The interviews conducted are very interesting and often reveal the incredibly inhumane and cheap working conditions under which these people were trying to create their art. From the small amount of film issued for every production to the bizarre story of how the black and white films were dyed or tinted under the guise of a new colour process and how the distributors were found out when, after a few days in cinemas, the colours all wore off and the films were back to standard monochrome again.

My favourite section, for obvious reasons if you know me in person or read this blog with any regularity, was the moment when the sound man took us to see his big soundtrack album collection, in a couple of shelves of a cupboard. There were no hard copyright laws in Turkey at the time (and it’s almost as lax now, apparently) as is evidenced by the amount of rip offs or amalgamated characters in Turkish cinema... in such versions as Turkish Superman, Turkish Jaws, Turkish Star Wars, Turkish Rambo, Turkish Death Wish, Turkish Exorcist, Turkish Rocky and so on and this also extended to the soundtracks, which were needle dropped by all of Turkish move makers, more or less, from the vinyls found in this one guy’s cupboard. So The Godfather, The Sicilian Clan, Enter The Dragon, Raiders Of The Lost Ark, Star Wars etc are all found here. An interesting moment was when he pulls out a copy of the old New American Orchestra cover album which passed for the closest thing to a Blade Runner soundtrack release back in the day... and he tells us that this one was a pretty useless album for trying to find good music to needle drop onto the film. If you’ve seen enough Turkish cinema you’ll probably find this section very interesting. I remember the first time I saw 3 Devadam, aka Captain America And Santo Versus Spider-Man and I realised almost all the music in the film was lifted from the vinyl releases of the fight music from Shaft’s Big Score and a track from Diamonds Are Forever. So, yeah, it’s nice to actually see the guy holding up the various records he used to use to ‘score’ these things.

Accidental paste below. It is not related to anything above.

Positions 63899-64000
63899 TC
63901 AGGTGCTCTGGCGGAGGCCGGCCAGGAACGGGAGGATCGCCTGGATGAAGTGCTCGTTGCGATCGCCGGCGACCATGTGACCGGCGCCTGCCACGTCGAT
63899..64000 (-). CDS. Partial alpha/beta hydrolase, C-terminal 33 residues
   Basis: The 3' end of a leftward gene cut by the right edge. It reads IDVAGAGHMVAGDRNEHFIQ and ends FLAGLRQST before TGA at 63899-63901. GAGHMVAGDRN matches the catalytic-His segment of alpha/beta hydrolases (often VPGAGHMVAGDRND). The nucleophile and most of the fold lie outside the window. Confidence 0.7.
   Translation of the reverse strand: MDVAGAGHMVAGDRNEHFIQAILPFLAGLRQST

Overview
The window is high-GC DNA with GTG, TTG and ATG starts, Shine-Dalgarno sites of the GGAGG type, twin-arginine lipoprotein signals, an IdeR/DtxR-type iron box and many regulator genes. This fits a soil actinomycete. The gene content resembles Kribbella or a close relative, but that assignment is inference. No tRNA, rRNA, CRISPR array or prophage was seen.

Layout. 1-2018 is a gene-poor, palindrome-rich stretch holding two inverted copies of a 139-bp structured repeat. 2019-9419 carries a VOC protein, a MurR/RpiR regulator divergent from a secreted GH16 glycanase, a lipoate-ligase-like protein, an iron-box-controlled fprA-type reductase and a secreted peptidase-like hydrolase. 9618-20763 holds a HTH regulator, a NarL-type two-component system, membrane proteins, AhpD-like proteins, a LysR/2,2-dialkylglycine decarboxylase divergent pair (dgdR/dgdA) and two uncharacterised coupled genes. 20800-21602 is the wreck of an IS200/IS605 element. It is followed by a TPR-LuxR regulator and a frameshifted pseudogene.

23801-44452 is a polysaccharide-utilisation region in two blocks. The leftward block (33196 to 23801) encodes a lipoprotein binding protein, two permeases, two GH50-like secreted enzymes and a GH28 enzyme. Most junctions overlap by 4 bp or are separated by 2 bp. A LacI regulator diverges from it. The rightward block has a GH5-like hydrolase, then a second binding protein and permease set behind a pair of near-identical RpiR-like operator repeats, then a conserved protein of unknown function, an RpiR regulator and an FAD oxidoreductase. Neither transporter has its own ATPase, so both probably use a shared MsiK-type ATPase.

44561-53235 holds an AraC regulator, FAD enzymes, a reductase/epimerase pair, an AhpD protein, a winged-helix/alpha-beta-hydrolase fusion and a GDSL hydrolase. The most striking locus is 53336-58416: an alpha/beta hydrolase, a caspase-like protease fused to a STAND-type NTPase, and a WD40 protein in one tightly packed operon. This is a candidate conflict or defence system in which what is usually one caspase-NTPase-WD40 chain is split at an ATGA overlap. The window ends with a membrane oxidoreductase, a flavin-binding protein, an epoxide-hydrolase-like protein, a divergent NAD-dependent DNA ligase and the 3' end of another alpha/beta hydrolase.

Remake Remix Rip Off - About Copy Culture & Turkish Pop Cinema is a pretty good introduction to this culture’s film output and if you are interested in cinema from other countries (and why wouldn’t you be if you’re reading this blog?) then this movie is a pretty enlightening portrait of their national cinema. I don’t necessarily agree with all that is said in it... one Turkish film fan’s appraisal of some of the films, such as the film known over here as Turkish Star Wars is, frankly, ludicrous... but it doesn’t take the easy track of pulling the industry apart and I was quite upset when one of the very prolific directors on here (they all directed hundreds of movies) compares Turkish cinema production to what goes on in Hollywood and decides he’s never really made any proper films. That’s just a wrong conclusion on so many levels and I wish he’d realise that he has left a rich legacy, for those who seek it out and can find it. An entertaining and illuminating documentary... give this one a go.